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Research paper
Incident impulse control disorder symptoms and dopamine transporter imaging in Parkinson disease
  1. Kara M Smith1,
  2. Sharon X Xie2,
  3. Daniel Weintraub3,4,5
  1. 1Department of Neurology, Perelman School of Medicine at the University of Pennsylvania, Philadelphia, Pennsylvania, USA
  2. 2Department of Biostatistics and Epidemiology, Perelman School of Medicine at the University of Pennsylvania, Philadelphia, Pennsylvania, USA
  3. 3Department of Psychiatry, Perelman School of Medicine at the University of Pennsylvania, Philadelphia, Pennsylvania, USA
  4. 4Parkinson's Disease Research, Education and Clinical Centers (PADRECC), Philadelphia Veterans Affairs Medical Center, Philadelphia, Pennsylvania, USA
  5. 5Mental Illness Research, Education and Clinical Centers (MIRECC), Philadelphia Veterans Affairs Medical Center, Philadelphia, Pennsylvania, USA
  1. Correspondence to Dr Kara M Smith, Department of Neurology, Perelman School of Medicine at the University of Pennsylvania, 330 S. 9th St. Philadelphia, PA 19107, USA; karasmi{at}gmail.com

Abstract

Objective To describe the incidence of, and clinical and neurobiological risk factors for, new-onset impulse control disorder (ICD) symptoms and related behaviours in early Parkinson disease (PD).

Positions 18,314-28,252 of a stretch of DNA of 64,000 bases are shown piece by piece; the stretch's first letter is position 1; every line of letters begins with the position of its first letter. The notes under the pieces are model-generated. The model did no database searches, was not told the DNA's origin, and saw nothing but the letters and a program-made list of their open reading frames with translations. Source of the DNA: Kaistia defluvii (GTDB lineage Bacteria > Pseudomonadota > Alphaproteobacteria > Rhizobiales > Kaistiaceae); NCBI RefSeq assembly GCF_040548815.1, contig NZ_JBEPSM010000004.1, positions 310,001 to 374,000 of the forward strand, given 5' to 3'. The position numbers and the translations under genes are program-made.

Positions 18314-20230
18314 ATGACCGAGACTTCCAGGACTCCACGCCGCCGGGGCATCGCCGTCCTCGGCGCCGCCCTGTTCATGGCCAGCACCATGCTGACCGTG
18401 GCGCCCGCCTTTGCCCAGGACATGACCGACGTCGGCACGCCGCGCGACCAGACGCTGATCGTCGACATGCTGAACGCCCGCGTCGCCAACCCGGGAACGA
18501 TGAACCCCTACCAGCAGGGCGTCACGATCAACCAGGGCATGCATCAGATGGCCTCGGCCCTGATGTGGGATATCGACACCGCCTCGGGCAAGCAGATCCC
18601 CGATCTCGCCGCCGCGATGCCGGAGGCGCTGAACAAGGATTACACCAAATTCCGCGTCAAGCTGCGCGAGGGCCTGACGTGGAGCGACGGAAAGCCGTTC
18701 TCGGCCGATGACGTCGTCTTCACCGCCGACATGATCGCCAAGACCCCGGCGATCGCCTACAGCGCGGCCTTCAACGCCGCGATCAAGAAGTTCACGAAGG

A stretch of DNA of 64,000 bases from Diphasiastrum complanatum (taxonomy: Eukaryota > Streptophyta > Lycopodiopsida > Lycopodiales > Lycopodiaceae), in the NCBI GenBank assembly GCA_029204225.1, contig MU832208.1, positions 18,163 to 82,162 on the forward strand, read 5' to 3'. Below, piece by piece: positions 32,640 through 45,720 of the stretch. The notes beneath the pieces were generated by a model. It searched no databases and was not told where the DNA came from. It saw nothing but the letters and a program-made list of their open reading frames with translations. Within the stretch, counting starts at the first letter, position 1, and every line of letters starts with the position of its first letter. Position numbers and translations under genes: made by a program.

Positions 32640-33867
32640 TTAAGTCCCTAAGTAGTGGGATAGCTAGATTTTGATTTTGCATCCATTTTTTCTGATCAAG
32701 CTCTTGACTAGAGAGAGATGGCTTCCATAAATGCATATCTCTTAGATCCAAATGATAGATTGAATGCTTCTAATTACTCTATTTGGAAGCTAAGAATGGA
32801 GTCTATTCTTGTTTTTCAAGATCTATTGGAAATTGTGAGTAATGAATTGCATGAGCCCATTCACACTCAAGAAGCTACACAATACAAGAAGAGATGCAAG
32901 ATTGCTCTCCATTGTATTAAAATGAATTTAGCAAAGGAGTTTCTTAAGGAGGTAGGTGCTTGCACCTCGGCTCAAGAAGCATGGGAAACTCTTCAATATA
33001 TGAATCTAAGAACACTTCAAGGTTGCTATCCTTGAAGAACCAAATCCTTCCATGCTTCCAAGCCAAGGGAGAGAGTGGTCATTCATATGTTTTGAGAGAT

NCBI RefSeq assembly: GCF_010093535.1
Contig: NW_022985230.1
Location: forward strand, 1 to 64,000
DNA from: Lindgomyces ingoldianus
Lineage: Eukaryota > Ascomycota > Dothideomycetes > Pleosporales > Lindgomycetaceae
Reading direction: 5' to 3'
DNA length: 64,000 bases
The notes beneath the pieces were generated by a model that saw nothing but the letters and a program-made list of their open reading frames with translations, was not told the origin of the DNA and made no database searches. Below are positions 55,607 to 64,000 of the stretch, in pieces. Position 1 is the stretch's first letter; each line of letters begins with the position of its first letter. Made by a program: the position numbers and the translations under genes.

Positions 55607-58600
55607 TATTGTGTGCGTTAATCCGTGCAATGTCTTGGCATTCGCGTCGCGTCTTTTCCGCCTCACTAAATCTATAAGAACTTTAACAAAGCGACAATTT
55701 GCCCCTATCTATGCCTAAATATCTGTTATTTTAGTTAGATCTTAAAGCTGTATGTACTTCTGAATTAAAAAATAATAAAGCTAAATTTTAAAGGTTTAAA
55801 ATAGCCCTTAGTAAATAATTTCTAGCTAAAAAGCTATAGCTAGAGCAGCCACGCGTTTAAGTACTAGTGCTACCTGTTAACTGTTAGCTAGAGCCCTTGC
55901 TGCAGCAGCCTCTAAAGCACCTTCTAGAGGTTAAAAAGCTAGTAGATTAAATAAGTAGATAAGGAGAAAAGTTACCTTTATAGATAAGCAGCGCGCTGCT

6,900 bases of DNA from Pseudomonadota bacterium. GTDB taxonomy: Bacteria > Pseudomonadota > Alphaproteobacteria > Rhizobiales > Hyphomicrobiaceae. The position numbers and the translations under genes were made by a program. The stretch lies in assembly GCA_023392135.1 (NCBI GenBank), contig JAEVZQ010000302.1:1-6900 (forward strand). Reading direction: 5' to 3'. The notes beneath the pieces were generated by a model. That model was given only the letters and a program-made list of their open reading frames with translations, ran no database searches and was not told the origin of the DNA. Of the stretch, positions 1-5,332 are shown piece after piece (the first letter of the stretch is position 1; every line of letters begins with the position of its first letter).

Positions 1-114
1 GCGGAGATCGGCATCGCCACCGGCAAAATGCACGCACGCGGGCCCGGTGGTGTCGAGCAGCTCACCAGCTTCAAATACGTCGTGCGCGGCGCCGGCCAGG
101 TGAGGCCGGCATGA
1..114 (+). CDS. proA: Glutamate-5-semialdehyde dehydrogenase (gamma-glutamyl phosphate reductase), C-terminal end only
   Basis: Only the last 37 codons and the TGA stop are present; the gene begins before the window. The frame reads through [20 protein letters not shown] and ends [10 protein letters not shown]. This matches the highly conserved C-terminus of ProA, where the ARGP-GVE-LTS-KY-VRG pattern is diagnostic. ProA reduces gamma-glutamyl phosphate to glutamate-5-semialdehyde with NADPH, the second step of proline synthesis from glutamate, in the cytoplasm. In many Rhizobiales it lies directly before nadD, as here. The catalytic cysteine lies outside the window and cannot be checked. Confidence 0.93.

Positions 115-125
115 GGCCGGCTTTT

Methods The Parkinson's Progression Markers Initiative is an international, multicenter, prospective study of de novo patients with PD untreated at baseline and assessed annually, including serial dopamine transporter imaging (DAT-SPECT) and ICD assessment (Questionnaire for Impulsive-Compulsive Disorders in Parkinson's Disease short form, QUIP). Participants were included if they screened negative on the QUIP at baseline. Kaplan-Meier curves and generalised estimating equations examined frequency and predictors of incident ICD symptoms.

Results Participants were seen at baseline (n=320), year 1 (n=284), year 2 (n=217) and year 3 (n=96). Estimated cumulative incident rates of ICD symptoms and related behaviours were 8% (year 1), 18% (year 2) and 25% (year 3) and increased each year in those on dopamine replacement therapy (DRT) and decreased in those not on DRT. In participants on DRT, risk factors for incident ICD symptoms were younger age (OR=0.97, p=0.05), a greater decrease in right caudate (OR=4.03, p=0.01) and mean striatal (OR=6.90, p=0.04) DAT availability over the first year, and lower right putamen (OR=0.06, p=0.01) and mean total striatal (OR=0.25, p=0.04) DAT availability at any post-baseline visit.

Conclusions The rate of incident ICD symptoms increases with time and initiation of DRT in early PD. In this preliminary study, a greater decrease or lower DAT binding over time increases risk of incident ICD symptoms, conferring additional risk to those taking DRT.

Clinical trial registration NCT01141023.

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